Re: A SAD NIGHT (and a HAPPY STORY)
Jack Weinmann (aa855@CLEVELAND.FREENET.EDU)
Mon, 19 Dec 1994 09:40:12 -0500
About 8 years ago we had a District Executive that was a real gem. He was
a living example of what a professional in Scouting SHOULD be.
It was learned that as a young man his family had moved around quite a bit
due to his father's job. As a result of his moving he was CHEATED out of
his Eagle advancement. He had done the work, filled out the paperwork, and
TURNED IT IN! Somehow the adults let it slip through the cracks!
Well, as Paul Harvey would say, "And now..... the REST of the story!"
Some of the people in our district found out about his plight and decided
to DO SOMETHING! They contacted National, somehow found his paperwork, and
GOT IT PROCESSED. I would imagine that there was enough evidence by the
dates on the paperwork, etc... that they could track the information and
verify that it was the ADULTS involved that dropped the ball and that he
did, indeed, deserve his Eagle.
His Eagle Scout award was presented to him at a Cub Scout Roundtable with
the Boy Scout Roundtable attendees joining us for the event. He knew
NOTHING about what was going on during the investigations of his paperwork
and he certainly did not know what was to happen that night.
The Roundtable was interrupted for a "Special Presentation" and he stood
there waiting to hear what that presentation would be. Apparently he
thought that someone in our district was going to receive a training award.
The person who did the presentation went through the story of a young man
and the injustice that was accidentally perpetrated on him. They described
a little about the steps that were taken to correct the problem and called
him forward to receive his Eagle Scout badge, with regrets, of course, that
it had taken so MANY years to get there!
He cried, we cried, he was speechless, and we were all proud that after so
many years the trail of paperwork could finally be found and the wrong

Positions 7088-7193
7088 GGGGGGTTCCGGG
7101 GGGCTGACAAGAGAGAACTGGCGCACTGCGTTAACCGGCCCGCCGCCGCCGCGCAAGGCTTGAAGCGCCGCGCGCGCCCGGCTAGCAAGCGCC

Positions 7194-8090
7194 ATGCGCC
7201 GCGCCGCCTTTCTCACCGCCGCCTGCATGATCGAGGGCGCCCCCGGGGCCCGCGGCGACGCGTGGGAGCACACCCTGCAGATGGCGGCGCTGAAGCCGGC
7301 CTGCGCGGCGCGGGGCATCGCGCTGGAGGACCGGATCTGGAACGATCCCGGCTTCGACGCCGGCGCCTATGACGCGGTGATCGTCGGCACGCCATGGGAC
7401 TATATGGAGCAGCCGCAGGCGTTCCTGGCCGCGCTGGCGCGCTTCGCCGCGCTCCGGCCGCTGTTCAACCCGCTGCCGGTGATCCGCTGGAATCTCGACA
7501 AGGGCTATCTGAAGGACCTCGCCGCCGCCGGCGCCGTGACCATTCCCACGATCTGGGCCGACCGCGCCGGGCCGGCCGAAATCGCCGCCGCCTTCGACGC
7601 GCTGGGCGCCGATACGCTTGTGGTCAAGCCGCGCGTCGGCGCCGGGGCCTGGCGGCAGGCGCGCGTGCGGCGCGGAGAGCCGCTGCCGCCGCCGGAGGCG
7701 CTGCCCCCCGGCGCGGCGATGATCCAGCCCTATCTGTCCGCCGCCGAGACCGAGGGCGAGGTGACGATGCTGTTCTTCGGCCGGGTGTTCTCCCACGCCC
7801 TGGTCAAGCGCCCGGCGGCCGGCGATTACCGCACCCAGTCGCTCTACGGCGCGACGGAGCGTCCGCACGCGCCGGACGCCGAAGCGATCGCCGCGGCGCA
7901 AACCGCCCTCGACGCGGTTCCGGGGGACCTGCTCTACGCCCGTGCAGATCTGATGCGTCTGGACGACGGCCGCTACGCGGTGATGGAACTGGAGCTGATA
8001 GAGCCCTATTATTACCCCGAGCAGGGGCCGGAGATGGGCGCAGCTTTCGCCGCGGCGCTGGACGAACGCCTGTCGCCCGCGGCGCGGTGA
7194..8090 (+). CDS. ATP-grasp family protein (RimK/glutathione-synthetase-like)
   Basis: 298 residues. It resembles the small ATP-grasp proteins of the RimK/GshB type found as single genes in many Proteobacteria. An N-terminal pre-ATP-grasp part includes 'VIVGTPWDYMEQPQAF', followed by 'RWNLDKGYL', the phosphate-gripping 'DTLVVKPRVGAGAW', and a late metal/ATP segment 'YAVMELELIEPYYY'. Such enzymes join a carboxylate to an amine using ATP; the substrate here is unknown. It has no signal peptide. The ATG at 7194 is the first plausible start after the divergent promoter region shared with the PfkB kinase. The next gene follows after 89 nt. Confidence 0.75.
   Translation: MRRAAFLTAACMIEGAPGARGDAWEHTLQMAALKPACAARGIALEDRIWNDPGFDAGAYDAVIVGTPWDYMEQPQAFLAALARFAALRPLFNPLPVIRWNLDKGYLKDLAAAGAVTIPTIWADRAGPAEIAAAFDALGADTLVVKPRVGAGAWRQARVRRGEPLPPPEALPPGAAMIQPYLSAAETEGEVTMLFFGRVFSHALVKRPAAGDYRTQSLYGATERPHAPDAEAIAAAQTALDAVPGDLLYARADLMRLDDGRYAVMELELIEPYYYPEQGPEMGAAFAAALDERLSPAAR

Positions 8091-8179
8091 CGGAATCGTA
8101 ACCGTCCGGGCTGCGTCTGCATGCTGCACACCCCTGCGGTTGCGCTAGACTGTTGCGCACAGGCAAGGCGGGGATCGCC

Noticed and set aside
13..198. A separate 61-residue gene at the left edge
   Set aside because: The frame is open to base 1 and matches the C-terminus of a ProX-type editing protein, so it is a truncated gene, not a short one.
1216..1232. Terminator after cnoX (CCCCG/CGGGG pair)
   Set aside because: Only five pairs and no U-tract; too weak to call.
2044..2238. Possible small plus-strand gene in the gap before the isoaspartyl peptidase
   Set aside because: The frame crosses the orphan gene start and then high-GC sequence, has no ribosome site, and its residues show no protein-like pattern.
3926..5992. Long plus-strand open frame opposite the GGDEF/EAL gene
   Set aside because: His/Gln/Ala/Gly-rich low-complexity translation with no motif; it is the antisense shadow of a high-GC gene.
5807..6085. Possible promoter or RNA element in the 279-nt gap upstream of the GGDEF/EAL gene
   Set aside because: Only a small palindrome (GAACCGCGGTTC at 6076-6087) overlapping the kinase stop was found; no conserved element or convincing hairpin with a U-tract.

corrected. He had accepted the fact that he would never be an Eagle and
this was - as he put it - the greatest thing that ever happened to him!
This was, indeed, a rare case based on a technicality, but it illustrates
what can be done when the boy CARES about being an Eagle. He DID the work,
followed the rules, and completed HIS part of the requirements. He WANTED
We must never forget that if WE ADULTS fail a boy - SHAME ON US!
If a boy really wants to earn the Eagle
-- and the adults do their job - HE WILL!
If the boy does not care about the Eagle advancement there is nothing we
can do about it. We can encourage, remind, etc... but then we must LET IT
GO! We should be very careful with a boy after his 18th birthday that the
issue never comes up again. It's too late, and is best left alone.
Yes it IS sad that a young man is so close to his Eagle and then lets it
slip away, but is it sad for HIM or for US? If it means nothing to him,
then it is probably better to leave him alone. Eagle is not for everyone.
We must then look into our own hearts to find out whether WE failed to
motivate the boy, or whether his own priorities did not include Eagle
Jack W. Weinmann firstname.lastname@example.org
- Father of 3 boys (no Eagles & all have left the program) and extremely
PROUD of ALL THREE for their many non-Scouting achievements!
"If you ever forget that the boys are the most important part of the program,
FIND SOMETHING ELSE TO DO"
Mr. John Gitzen - Course Director ECCS-19
Terry Howerton Sakima Group, Inc. SCOUTER Magazine Kansas City